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Unformatted text preview: 10 CHAPTER 2. MATHEMATICAL PREREQUISITES the following multiples of sin( x ) are all normalized: sin( x ) / √ π , (for α = 0), − sin( x ) / √ π , (for α = π ), and i sin( x ) / √ π , (for α = π/ 2). Answer: A multiple of sin( x ) means c sin( x ), where c is some complex constant, so the magnitude is  c sin( x )  = radicalBig ( c sin( x )  c sin( x ) ) = radicalBigg integraldisplay 2 π ( c sin( x )) ∗ ( c sin( x )) d x You can always write c as  c  e i α where α is some real angle, and then you get for the norm:  c sin( x )  = radicalBigg integraldisplay 2 π (  c  e − i α sin( x )) (  c  e i α sin( x )) d x = radicalBigg integraldisplay 2 π  c  2 sin 2 ( x ) d x =  c  √ π So for the multiple to be normalized, the magnitude of c must be  c  = 1 / √ π , but the angle α can be arbitrary. 2.3.7 Solution dotg Question: Show that the functions e 4i πx and e 6i πx are an orthonormal set on the interval ≤ x ≤ 1. Answer: You need to show that both functions are normalized, vextendsingle vextendsingle vextendsingle vextendsingle vextendsingle vextendsingle e 4i πx vextendsingle vextendsingle vextendsingle vextendsingle vextendsingle vextendsingle = 1 and vextendsingle vextendsingle...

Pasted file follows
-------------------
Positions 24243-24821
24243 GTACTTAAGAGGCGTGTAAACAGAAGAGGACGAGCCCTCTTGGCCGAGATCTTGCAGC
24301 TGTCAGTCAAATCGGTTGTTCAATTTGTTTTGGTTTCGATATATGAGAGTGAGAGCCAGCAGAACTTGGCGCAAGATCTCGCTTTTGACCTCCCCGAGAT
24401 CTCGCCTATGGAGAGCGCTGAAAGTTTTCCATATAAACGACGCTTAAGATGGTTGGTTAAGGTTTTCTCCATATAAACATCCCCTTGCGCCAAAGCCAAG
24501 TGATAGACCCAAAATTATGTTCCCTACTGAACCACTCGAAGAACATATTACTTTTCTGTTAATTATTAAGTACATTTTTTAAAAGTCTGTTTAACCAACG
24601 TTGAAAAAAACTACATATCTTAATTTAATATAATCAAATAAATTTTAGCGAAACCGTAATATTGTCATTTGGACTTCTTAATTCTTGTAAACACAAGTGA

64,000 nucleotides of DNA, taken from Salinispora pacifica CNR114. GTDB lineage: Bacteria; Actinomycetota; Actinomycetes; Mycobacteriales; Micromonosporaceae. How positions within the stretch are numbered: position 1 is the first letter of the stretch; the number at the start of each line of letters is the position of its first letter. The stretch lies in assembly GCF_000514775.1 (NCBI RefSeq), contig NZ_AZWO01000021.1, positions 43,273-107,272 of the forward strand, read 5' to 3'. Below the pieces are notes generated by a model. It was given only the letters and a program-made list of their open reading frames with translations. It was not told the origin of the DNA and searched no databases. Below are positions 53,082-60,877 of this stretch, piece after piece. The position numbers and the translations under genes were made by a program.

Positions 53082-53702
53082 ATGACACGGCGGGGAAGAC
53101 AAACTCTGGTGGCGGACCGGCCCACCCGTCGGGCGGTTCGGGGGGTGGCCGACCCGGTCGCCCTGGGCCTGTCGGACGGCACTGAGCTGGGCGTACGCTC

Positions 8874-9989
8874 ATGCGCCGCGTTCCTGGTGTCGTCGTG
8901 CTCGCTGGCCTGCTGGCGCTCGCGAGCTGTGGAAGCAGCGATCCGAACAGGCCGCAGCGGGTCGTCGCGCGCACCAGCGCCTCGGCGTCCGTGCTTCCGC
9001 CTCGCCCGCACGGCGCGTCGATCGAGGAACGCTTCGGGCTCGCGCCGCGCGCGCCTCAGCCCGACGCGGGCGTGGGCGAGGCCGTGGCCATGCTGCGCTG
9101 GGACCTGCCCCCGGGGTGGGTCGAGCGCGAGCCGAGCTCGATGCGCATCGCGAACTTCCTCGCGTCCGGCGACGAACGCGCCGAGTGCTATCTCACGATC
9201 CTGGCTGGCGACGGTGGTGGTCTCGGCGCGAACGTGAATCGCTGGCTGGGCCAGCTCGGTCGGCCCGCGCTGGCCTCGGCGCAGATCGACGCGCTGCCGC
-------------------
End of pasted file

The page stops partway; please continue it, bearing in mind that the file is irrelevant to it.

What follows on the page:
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 Fall '11
 GARVIN
 Derivative, Sin, Eigenvalue, eigenvector and eigenspace, Eigenfunction, α

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